That §5000A imposes not a simple tax but a mandate to which a penalty is attached is demonstrated by the fact that some are exempt from the tax who are not exempt from the mandate — a distinction that would make no sense if the mandate were not a mandate. Section 5000A(d) exempts three classes of people from the definition of “applicable individual” subject to the minimum coverage requirement: Those with religious objections or who participate in a “health care sharing ministry,” §5000A(d)(2); those who are “not lawfully present” in the United States, §5000A(d)(3); and those who are incarcerated, §5000A(d)(4). Section 5000A(e) then creates a separate set of exemptions, excusing from liability for the penalty certain individuals who are subject to the minimum coverage requirement: Those who cannot afford coverage, §5000A(e)(1); who earn too little income to require filing a tax return, §5000A(e)(2); who are members of an Indian tribe, §5000A(e)(3); who experience only short gaps in coverage, §5000A(e)(4); and who, in the judgment of the Secretary of Health and Human Services, “have suffered a hardship with respect to the capability to obtain coverage,” §5000A(e)(5). If §5000A were a tax, these two classes of exemption would make no sense; there being no requirement, all the exemptions would attach to the penalty (renamed tax) alone.
You get the idea. The dissenters explain the trap of converting the “this is not a tax” statue into a “this is a tax” ruling:
Judicial tax-writing is particularly troubling. Taxes have never been popular, see, e.g., Stamp Act of 1765, and in part for that reason, the Constitution requires tax increases to originate in the House of Representatives. See Art. I, §7, cl. 1. That is to say, they must originate in the legislative body most accountable to the people, where legislators must weigh the need for the tax against the terrible price they might pay at their next election, which is never more than two years off. The Federalist No. 58 “defend[ed] the decision to give the origination power to the House on the ground that the Chamber that is more accountable to the people should have the primary role in raising revenue.” United States v. Munoz-Flores, 495 U. S. 385, 395 (1990). We have no doubt that Congress knew precisely what it was doing when it rejected an earlier version of this legislation that imposed a tax instead of a requirement-with-penalty. See Affordable Health Care for America Act, H. R. 3962, 111th Cong., 1st Sess., §501 (2009); America’s Healthy Future Act of 2009, S. 1796, 111th Cong., 1st Sess., §1301. Imposing a tax through judicial legislation inverts the constitutional scheme, and places the power to tax in the branch of government least accountable to the citizenry.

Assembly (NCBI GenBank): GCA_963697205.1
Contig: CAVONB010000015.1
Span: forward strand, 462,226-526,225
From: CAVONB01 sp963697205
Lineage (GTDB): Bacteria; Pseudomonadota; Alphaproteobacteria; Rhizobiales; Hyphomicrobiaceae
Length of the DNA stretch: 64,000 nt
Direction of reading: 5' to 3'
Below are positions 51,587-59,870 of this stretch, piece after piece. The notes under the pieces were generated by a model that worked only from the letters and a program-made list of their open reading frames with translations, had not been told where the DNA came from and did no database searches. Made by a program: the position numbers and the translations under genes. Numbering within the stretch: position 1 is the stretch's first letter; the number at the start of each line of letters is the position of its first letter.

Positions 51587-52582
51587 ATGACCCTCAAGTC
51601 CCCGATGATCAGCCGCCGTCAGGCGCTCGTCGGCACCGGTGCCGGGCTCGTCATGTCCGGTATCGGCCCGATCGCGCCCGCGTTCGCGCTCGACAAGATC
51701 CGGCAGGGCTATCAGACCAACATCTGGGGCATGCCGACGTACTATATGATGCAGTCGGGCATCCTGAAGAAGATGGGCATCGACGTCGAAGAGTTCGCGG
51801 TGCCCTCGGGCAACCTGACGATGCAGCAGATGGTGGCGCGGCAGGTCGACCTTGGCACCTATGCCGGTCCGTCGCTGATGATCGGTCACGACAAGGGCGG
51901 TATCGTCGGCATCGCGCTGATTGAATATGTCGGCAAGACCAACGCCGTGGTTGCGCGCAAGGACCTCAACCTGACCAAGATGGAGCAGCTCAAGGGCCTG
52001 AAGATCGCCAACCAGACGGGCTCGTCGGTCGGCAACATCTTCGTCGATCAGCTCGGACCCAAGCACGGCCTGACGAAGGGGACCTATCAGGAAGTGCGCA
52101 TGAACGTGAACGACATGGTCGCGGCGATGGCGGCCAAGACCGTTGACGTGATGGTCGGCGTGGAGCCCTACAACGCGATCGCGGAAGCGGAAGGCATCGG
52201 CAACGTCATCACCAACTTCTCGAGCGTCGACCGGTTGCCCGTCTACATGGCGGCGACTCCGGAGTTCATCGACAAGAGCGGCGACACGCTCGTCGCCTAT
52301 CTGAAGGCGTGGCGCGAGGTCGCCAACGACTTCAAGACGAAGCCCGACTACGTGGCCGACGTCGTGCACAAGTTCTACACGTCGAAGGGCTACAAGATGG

In that regard, while trying to constrain the federal government (ruling on limits of the Commerce Clause), the chief justice suggests a giant transfer of power from Congress to the courts. It’s a curious position for him, given his insistence that courts defer ( “It’s not a tax” is pretty clear) to the plain meaning of laws and the Constitution.
By the way, since it is a tax and the president has prosecutorial discretion, he can tell the IRS not to collect it, and the mandate goes away. Just saying.
For more on the Supreme Court ruling: